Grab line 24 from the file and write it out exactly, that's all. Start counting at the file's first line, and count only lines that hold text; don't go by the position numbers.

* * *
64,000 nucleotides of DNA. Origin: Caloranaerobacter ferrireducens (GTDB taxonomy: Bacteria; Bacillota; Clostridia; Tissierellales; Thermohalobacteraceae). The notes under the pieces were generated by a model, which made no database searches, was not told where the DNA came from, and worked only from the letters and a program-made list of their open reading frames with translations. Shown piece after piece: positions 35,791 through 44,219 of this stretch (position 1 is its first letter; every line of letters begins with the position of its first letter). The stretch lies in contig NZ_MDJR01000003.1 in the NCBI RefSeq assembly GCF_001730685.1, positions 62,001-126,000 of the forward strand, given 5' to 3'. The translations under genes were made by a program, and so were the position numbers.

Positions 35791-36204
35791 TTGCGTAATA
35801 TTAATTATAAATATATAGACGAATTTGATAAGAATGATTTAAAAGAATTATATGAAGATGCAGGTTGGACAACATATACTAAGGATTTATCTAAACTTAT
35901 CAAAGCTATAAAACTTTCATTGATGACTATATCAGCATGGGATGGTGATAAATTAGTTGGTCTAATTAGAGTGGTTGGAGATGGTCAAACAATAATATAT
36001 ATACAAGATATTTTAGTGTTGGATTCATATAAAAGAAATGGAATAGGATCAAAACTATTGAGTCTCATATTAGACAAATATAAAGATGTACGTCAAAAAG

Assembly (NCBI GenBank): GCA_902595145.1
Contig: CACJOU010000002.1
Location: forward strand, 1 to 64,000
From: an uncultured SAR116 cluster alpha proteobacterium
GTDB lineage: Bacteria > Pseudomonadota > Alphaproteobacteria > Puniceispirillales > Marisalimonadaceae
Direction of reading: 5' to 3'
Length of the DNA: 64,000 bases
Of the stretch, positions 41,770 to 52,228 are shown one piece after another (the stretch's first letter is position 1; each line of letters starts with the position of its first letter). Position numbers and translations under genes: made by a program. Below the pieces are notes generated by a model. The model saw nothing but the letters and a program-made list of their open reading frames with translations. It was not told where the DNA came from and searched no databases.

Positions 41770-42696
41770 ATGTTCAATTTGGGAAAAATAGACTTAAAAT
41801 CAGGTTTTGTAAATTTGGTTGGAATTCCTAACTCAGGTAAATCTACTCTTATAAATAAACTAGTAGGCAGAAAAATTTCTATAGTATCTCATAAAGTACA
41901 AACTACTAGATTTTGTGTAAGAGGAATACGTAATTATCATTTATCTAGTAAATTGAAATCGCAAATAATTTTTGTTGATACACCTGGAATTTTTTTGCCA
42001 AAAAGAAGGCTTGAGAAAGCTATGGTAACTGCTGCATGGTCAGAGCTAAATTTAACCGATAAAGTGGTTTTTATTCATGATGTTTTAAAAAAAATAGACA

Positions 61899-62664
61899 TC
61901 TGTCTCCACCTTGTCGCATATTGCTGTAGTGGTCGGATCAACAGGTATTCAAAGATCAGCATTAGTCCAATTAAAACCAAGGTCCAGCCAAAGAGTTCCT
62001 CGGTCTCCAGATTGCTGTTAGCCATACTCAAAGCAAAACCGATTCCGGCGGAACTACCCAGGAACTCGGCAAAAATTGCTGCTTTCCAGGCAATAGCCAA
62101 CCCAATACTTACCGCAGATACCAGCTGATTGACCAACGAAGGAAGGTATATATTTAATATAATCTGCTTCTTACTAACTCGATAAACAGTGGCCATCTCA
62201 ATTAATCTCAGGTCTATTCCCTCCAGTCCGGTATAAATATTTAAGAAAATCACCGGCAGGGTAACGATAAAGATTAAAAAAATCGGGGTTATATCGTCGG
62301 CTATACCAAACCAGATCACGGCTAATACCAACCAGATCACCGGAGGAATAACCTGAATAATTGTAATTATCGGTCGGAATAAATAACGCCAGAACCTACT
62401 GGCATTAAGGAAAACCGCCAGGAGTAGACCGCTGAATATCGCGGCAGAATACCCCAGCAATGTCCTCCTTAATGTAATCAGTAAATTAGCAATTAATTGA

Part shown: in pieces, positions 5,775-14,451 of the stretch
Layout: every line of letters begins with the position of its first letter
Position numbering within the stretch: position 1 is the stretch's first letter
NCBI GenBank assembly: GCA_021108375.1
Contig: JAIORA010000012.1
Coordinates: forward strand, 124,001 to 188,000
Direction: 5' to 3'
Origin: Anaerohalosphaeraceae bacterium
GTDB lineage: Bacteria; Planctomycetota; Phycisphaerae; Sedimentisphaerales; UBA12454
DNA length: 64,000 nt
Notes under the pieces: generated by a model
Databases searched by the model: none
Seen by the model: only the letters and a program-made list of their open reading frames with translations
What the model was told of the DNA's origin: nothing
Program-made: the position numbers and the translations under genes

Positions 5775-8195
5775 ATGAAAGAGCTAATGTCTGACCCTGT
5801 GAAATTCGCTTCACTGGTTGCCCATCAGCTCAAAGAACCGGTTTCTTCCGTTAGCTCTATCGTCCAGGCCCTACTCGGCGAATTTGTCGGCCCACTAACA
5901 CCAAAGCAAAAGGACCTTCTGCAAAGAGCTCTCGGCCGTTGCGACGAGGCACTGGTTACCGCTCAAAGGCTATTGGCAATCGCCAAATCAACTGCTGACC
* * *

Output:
62101 CCCAATACTTACCGCAGATACCAGCTGATTGACCAACGAAGGAAGGTATATATTTAATATAATCTGCTTCTTACTAACTCGATAAACAGTGGCCATCTCA